Illegal immigration is a contentious issue, but does disagreeing with Obama administration policy make a conservative blog a threat to national security? Civil Candor has had nine visits from the Homeland Security domain since Latin America and Obama Fight Alabama’s Immigration Law was posted on Sunday. Are Homeland Security’s visits to Civil Candor a coincidence, just more interested readers? It seems unlikely that DHS employees spend their lunch breaks reading conservative blogs.
Since 2009, talk has circulated of a Homeland Security memo discussing right wing extremism on the web and elsewhere. Defining extremism requires a starting point. Democratic policy since Barack Obama took office has created such an enormous gap between Washington and conservative America that unfavorable responses to administration policy must appear extreme to those who support the president and Democrats in Congress.
The president is facing mounting criticism for not doing enough to fulfill promises to pass an immigration bill, or at least a federal DREAM Act. States like Illinois and California have taken matters into their own hands, passing state level DREAM Acts using private funding. Other states, like Alabama and Arizona, have decided that federal enforcement efforts are not fixing their problems, and have ventured in the opposite direction. Repeatedly telling Americans that the administration’s vision for immigration reform is a good thing, and vital if our country is to prosper again, will not make them believe it. There has been plenty of negative PR from the legal actions taken against Alabama and Arizona, but does this mean that opposing viewpoints should be considered threatening?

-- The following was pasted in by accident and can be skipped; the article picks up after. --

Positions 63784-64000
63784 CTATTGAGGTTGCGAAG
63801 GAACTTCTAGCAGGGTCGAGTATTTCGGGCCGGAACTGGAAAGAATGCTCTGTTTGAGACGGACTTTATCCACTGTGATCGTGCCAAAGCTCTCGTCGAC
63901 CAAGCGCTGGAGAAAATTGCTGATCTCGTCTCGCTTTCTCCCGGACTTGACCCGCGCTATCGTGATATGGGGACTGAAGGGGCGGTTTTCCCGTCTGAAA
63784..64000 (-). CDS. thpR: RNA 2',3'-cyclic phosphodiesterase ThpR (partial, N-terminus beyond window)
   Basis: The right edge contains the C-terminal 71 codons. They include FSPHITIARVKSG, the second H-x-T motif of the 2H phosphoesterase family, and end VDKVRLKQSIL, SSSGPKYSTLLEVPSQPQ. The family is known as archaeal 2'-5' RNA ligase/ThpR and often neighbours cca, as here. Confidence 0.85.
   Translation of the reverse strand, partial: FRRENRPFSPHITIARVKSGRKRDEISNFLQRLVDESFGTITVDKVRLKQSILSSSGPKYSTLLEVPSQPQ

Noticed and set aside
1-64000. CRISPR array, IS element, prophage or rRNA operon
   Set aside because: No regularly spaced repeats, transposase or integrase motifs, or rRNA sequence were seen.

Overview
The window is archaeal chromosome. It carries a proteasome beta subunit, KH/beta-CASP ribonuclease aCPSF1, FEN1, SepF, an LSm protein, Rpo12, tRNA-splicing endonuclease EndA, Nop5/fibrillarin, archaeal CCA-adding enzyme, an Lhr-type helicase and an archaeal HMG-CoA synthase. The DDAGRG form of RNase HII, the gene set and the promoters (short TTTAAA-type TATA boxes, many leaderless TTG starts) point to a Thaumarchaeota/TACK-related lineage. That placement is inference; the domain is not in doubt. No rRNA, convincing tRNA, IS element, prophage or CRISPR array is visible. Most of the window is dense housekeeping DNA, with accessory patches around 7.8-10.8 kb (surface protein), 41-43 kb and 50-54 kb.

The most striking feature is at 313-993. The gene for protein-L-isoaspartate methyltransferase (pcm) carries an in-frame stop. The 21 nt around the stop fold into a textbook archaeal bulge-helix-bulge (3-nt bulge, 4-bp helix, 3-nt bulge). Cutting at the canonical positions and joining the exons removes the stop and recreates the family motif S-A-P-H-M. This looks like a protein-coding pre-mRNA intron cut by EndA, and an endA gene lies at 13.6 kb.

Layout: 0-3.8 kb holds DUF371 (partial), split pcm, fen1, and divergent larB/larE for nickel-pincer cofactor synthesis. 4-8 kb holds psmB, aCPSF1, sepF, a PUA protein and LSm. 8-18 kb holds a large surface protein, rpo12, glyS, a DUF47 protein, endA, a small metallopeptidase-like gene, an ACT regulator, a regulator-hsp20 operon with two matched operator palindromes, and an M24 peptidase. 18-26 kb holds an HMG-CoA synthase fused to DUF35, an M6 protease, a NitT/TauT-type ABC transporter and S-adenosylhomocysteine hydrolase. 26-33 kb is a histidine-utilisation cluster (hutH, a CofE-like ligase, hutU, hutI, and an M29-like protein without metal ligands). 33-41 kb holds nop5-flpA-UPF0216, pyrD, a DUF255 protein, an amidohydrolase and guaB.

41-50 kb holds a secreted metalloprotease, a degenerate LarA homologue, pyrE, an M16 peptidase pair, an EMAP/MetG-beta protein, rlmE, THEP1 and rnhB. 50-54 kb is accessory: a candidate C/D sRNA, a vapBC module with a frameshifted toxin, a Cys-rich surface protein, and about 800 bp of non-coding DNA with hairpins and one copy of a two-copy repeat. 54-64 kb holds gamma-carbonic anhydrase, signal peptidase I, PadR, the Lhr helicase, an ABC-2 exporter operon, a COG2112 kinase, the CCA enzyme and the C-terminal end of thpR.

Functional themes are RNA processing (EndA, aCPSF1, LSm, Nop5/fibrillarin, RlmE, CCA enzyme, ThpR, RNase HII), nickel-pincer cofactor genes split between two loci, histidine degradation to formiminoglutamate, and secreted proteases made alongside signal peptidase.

America needs to have some minimal measure of faith in a government that bickered over the debt ceiling for weeks before the nation’s credit was finally downgraded. Suing a state for taking enforcement actions that many Americans agree with, while allowing other states to pass laws that encourage illegal immigrants to stay, will not restore that faith.
There will never be change without dissent, and if weeks of debt ceiling acrimony proved one thing, it is how badly we need change in Washington. Demonizing dissent, such as blaming the Tea Party for America’s credit downgrade, stifles the discussion we need to drag our country out of a hole that gets deeper by the moment. For conservative bloggers contributing to the national discussion, check your visitor logs. Your words may be expanding your readership in ways that will surprise you.